Link to this page: https://www.socialistparty.org.uk/issue/214/8622
Racist Match That Sparked Growing Anger
LABOUR HAS been quick to provide its knee-jerk solution to the recent inner-city riots; bring out the water cannon. Ignoring the real nature of events, Blair and his cabinet have blamed all the recent riots on 'mindless thuggery'.
This response will provoke even greater anger among Britain's ethnic minority communities.
While the majority of people in those communities would not see burning cars or destroying pubs and shops as the solution to their problems, many also know that the riots were not caused by 'outside agitators', 'left wingers' or sections of Asian youth trying to protect their 'drugs patch'.
Nor was it a case of Asians simply having a go at whites or the police. Indeed, some press reports show acts of courageous bravery by Asians protecting elderly whites in the mayhem.
The events in Bradford, as our reports show, were started by the police's patent refusal to deal with racist abuse and acts of thuggery by far-right Nazis.
This was the match that ignited the accumulated anger that has built up in Britain's inner cities against the New Labour government and the pro-big business agenda it eagerly pursues.
That anger is affecting working-class Asians, Blacks and whites alike. It is partially reflected in the historically low turnout at the election.
The riots are an outpouring of bitter anger at a government that protects the wealthy and allows them to grow ever richer, while it attacks the disabled, those living in poverty, young people, pensioners and every disadvantaged section of society.
Even Thatcher's government in 1981 took notice of the inner-city riots and commissioned the Scarman Report.
The reality in the intervening 20 years however shows that very little has changed and that discrimination and poverty still blights Blacks and Asians in Britain's inner-city areas, which our feature on pages 6 & 7 shows.
As Malcolm X, the American anti-racist Black leader explained: "You can't have capitalism without racism."
Labour's response to the riots is no change, except to bring in more tools of repression sounding just like Thatcher's Tories when they claim it is a "law and order issue".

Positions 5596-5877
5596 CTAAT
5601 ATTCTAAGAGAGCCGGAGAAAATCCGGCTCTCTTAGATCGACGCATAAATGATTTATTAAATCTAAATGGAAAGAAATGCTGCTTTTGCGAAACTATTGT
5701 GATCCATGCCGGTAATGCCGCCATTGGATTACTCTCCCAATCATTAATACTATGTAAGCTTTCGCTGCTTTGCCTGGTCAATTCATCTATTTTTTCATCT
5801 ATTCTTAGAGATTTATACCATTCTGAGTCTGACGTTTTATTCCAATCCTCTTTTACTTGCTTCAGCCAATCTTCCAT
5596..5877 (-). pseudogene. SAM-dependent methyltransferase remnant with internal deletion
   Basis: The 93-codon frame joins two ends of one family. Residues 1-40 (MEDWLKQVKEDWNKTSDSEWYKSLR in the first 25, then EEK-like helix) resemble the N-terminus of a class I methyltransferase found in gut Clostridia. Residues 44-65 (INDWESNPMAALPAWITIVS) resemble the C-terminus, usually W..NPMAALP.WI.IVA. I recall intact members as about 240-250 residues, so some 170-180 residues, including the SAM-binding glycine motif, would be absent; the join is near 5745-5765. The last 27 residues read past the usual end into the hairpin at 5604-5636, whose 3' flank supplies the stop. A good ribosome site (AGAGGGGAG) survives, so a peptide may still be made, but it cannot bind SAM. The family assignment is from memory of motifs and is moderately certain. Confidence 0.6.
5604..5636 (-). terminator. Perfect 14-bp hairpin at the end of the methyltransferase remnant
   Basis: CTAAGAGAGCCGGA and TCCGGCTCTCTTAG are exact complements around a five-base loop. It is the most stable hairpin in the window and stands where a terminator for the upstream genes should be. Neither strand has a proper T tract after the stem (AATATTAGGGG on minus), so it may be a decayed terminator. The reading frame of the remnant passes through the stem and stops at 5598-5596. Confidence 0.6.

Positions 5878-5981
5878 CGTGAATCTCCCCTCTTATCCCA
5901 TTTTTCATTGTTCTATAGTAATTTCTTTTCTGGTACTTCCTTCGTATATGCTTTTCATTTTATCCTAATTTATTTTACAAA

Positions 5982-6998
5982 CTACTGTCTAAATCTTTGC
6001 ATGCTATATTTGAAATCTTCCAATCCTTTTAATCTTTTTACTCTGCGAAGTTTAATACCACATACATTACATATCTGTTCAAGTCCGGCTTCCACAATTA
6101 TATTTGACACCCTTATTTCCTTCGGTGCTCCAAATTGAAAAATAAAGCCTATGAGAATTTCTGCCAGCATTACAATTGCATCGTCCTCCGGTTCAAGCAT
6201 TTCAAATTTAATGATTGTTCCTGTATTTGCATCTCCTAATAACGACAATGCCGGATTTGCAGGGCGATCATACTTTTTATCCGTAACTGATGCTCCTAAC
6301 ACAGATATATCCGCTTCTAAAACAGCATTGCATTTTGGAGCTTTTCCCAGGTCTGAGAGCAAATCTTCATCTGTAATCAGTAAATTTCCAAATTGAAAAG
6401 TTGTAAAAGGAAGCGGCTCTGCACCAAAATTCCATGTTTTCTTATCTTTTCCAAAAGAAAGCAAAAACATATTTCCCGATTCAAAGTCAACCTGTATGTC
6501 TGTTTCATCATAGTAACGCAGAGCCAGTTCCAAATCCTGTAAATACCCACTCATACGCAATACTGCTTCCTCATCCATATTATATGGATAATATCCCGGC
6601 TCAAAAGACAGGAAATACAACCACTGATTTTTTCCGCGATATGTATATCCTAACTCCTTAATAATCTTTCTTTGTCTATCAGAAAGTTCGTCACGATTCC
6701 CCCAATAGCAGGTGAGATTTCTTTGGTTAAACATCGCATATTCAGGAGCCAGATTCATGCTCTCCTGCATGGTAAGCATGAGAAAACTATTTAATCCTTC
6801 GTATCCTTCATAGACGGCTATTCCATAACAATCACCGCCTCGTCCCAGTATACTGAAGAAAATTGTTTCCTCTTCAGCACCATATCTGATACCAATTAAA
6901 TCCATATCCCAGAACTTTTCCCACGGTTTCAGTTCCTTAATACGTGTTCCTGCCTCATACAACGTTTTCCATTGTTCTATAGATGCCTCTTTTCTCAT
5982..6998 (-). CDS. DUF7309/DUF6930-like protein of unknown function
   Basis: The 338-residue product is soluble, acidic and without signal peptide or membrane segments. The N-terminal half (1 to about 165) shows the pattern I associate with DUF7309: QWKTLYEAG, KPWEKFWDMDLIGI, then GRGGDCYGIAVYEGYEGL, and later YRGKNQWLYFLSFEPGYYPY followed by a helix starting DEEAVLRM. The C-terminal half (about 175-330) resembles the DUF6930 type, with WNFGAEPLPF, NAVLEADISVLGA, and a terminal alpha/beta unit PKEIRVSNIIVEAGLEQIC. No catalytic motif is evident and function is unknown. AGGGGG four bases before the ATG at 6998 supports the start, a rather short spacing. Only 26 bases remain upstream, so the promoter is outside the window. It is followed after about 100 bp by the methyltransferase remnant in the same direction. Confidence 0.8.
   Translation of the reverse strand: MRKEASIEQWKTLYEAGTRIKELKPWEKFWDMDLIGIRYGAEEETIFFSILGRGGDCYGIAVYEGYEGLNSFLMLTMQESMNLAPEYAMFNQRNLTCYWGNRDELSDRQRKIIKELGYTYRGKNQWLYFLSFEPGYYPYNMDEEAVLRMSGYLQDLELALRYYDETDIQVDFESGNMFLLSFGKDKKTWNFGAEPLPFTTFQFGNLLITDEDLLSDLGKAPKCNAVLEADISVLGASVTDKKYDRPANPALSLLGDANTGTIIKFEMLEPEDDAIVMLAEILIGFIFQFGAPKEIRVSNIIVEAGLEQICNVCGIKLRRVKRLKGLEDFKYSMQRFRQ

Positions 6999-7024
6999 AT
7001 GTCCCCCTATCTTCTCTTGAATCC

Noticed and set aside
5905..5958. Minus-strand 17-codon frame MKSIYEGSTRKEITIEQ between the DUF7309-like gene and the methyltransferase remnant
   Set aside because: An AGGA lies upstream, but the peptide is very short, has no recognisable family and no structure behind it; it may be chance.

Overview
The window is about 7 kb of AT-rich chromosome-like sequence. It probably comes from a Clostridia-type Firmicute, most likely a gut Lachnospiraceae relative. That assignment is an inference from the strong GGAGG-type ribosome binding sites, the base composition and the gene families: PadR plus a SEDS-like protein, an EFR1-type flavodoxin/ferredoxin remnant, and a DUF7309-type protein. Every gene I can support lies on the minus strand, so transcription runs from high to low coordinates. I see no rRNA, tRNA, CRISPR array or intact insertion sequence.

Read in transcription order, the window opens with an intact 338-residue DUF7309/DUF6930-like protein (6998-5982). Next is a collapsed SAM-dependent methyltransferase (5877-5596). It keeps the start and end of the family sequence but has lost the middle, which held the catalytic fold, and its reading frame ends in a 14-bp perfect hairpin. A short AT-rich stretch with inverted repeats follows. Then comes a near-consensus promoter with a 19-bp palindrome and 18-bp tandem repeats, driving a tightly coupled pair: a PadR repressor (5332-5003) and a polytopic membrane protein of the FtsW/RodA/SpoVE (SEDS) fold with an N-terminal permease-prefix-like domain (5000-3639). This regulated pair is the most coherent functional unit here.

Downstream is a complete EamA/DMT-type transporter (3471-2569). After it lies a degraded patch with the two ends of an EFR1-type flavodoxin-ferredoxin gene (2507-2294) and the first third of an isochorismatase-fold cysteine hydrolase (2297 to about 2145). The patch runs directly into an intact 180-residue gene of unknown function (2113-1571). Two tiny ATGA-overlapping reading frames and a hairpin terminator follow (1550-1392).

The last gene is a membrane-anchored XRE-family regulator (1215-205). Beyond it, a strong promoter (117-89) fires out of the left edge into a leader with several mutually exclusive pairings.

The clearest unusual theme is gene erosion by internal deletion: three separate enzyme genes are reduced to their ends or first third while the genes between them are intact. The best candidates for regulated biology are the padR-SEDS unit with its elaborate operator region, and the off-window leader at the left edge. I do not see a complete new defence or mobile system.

However, since the 1980s demographic changes in some of Britain's biggest cities have left large sections of alienated and poverty-stricken Blacks, Asians and whites stranded in deprived inner cities.
The Commission for Racial Equality has produced a report on Bradford saying amongst other things that both whites and Asians were critical of efforts to help these areas saying that regeneration processes "forced communities to bid against each other for scarce resources and this creates divisions and resentments."
Increasing selection and segregation in education are adding fat to an increasingly volatile fire.
While there have been some dangerous and divisive aspects to the riots in Oldham and Burnley the events in Bradford were not anti-white riots, despite the press portraying them as race riots.
However, despite the disciplined restraint of the majority of Asian youth in Bradford last Saturday the police's strategy and tactics allowed the still minuscule fascist grouplets to have an effect out of all proportion to their size.
The reason they can have such an effect is because they play on the fears and insecurities building up in inner-city areas and are provocatively organising marches, which are then banned, but still going into the areas on the day of proposed marches throwing out racist abuse and filth unchecked by the police.
The Socialist Party argues that the labour movement, especially the trade unions, needs to urgently organise a massive mobilisation against racism and fascism in the North of England in the autumn.
This will show that wherever the far-right racists and fascists raise their head they will be blocked by huge counter-demonstrations.
But large demonstrations have to be linked with political campaigns to show white working-class communities that they share a common enemy with Black and Asian people - the capitalist system. Such a campaign needs to lead to action to alleviate poverty, bad housing, two-tier education and health services etc. In short replacing this rotten capitalist system with a socialist society.
In The Socialist 13 July 2001: